Hallmark and Barnes & Noble may have different types of products, but their relationships with customers are similarly strong.
So says a new study from Peppers & Rogers Group, Carlson Marketing Worldwide, and Market Tools that examines the current state of customers' relationships with retailers.
The study, "Carlson Relationship Builder 2007: Getting It Right in Retail," measures the relationship strength of 1,100 customers with the retailers they frequent.
Carlson Marketing considers a relationship to be "strong" when the ongoing exchange between a company and a customer has the ability to grow and endure, and to resist any damaging forces that might destroy it.
Strong relationships are characterized by trust, commitment, and mutuality and alignment, a two-way dialog that meets mutual expectations of the company and customer.
The study finds that customers with high levels of relationship strength aided a retailer's bottom line.
When relationship strength is high, the customer is 49 per cent more likely to remain a customer than when it is low, and 55 per cent more likely to shop at the retailer within the next year.
In addition, a customer in a strong relationship is 1.82 times more likely to recommend the retailer to friends and family. These factors lead to growth in same-store sales, a critical success measurement within the retail industry.
Barnes & Noble and Hallmark have the highest level of relationship strength. But at all retailers studied, there is an opportunity to raise the bar. By crafting differentiated marketing strategies, retailers can leverage the affinity of those customers with high levels of strength, as well as move the low customers up the relationship chain.
The researchers suggest focusing on the one-to-one connection to meet individual needs and preferences through loyalty programs, customization, relevance, and an optimum frequency of messages.
Almost two thirds of survey respondents say that when enrolled in a loyalty program, they use the products and services of that retailer more frequently, and 57 per cent would join a retailer's loyalty program if it were offered to them.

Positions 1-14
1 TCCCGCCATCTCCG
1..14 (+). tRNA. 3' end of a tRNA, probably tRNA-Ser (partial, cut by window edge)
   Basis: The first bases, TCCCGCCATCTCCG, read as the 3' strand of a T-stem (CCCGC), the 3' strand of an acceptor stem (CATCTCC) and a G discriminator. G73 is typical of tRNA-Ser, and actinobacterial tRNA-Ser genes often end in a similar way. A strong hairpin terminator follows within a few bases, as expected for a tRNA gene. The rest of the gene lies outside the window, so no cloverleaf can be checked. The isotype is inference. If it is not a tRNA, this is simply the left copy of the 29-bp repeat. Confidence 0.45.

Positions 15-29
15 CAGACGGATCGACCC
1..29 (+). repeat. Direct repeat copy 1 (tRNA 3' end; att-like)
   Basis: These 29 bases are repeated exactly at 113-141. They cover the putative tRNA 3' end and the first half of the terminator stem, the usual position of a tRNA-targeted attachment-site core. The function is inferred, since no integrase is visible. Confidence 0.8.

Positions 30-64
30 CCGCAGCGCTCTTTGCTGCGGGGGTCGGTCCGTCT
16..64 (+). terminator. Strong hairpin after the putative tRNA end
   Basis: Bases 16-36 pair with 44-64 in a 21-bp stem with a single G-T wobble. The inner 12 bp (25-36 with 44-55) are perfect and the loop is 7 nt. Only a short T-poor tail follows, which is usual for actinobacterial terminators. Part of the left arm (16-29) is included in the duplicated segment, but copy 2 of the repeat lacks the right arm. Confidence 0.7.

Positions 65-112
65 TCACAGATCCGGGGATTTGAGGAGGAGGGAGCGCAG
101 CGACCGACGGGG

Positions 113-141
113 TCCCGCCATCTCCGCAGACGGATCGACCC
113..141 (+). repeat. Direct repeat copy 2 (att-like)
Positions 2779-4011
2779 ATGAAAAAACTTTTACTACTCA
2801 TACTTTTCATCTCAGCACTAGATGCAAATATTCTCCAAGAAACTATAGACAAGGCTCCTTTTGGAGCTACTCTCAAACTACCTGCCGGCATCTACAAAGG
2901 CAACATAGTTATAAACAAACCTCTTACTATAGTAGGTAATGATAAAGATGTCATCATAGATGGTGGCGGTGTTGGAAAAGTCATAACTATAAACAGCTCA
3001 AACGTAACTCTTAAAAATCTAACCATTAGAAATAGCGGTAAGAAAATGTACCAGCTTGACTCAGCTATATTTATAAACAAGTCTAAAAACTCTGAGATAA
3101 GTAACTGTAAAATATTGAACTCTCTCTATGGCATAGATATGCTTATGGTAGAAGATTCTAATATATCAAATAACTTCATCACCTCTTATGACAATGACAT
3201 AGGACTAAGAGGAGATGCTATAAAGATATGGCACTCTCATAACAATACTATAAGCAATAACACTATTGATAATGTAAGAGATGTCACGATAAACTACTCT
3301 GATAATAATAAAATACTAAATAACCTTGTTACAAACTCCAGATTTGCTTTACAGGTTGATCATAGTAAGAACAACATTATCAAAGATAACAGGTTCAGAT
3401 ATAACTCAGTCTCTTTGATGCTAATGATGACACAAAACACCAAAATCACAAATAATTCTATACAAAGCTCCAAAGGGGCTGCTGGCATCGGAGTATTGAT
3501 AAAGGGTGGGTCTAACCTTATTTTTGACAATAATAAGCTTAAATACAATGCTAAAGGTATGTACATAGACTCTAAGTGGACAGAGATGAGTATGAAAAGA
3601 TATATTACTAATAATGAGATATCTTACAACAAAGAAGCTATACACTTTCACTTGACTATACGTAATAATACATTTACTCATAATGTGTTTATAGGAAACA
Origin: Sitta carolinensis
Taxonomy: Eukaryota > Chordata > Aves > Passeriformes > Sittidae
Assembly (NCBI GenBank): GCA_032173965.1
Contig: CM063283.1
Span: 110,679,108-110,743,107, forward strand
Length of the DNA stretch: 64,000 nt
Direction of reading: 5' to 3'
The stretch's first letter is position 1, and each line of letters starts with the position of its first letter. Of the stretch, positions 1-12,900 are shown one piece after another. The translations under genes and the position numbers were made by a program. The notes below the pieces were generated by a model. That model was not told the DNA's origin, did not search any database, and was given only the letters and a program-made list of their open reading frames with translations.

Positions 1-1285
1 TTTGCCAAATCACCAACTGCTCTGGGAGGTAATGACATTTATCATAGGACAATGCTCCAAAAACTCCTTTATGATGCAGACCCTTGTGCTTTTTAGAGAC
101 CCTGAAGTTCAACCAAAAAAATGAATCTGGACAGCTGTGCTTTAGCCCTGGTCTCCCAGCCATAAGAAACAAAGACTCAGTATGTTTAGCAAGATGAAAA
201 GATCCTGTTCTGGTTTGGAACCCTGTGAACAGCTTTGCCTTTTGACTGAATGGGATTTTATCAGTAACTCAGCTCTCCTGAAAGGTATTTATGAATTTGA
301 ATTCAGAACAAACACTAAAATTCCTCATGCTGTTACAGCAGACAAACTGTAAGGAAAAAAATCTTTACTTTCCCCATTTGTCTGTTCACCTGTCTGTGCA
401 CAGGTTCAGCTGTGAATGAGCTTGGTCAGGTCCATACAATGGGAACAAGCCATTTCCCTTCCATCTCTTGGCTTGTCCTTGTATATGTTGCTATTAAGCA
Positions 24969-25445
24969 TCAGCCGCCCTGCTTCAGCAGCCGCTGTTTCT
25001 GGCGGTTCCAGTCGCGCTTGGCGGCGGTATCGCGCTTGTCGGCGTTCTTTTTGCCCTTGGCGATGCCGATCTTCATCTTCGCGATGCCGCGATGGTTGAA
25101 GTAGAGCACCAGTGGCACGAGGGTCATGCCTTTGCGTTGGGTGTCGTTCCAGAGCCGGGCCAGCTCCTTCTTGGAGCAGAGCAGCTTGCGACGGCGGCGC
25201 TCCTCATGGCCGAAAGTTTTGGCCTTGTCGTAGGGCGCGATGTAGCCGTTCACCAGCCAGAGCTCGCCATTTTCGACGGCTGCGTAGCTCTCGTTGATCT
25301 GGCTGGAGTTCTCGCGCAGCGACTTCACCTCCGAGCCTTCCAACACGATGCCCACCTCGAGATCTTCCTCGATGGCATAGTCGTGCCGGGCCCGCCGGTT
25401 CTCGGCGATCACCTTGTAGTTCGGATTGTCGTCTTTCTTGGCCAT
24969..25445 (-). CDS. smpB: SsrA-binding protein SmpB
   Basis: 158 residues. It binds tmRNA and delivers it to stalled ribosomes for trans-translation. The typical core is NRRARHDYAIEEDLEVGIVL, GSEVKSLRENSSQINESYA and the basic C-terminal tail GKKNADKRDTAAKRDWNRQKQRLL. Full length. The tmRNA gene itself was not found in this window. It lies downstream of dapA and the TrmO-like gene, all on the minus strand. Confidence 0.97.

Once enrolled in a loyalty program, the goal, researchers say, is to create "loyalty fanatics," customers who demonstrate a strong affiliation toward the program and its associated recognition and economic benefits.
Once customers are enrolled in a loyalty program, retailers should take advantage of the customer data they collect. Using customer-specific information to tailor the content of communications has a dramatic impact on relationship strength.
The effect holds across a broad range of communication types, including those related to merchandise/service offers and information, pricing, and partner offers. On the flip side, respondents say that customization done poorly actually suppresses relationship strength.
The relevance of the message i.e. the extent to which the content of the message is applicable to the customer's current needs -- also strongly impacts the strength of the relationship.
Moving from "irrelevant" to "relevant" increases a customer's relationship strength by 37 per cent, and the propensity to recommend by 42 per cent.
The data also show that communication frequency has an impact on relationship strength. If it's too infrequent, the relationship suffers. But it also suffers if frequency gets to be too much, as the customer may feel bothered by the sheer volume of messages. What's the right balance?
It depends. Individuals who prefer weekly communications have the highest level of relationship strength, and are more likely to recommend the retailer and shop more at that retailer.
As of now, however, only 31 percent of respondents prefer weekly communications. Most prefer monthly communications.
All of these tactics are pieces of a great customer experience. No matter where on the relationship spectrum a retailer sits, there is opportunity to improve on both a collective and individual relationship level.
And by creating competitive differentiation and building relationship strength through a superior customer experience, the retailer avoids the challenge of competing solely on product, price or service. Instead, customer value grows and retailers can lock in long-term loyalty.
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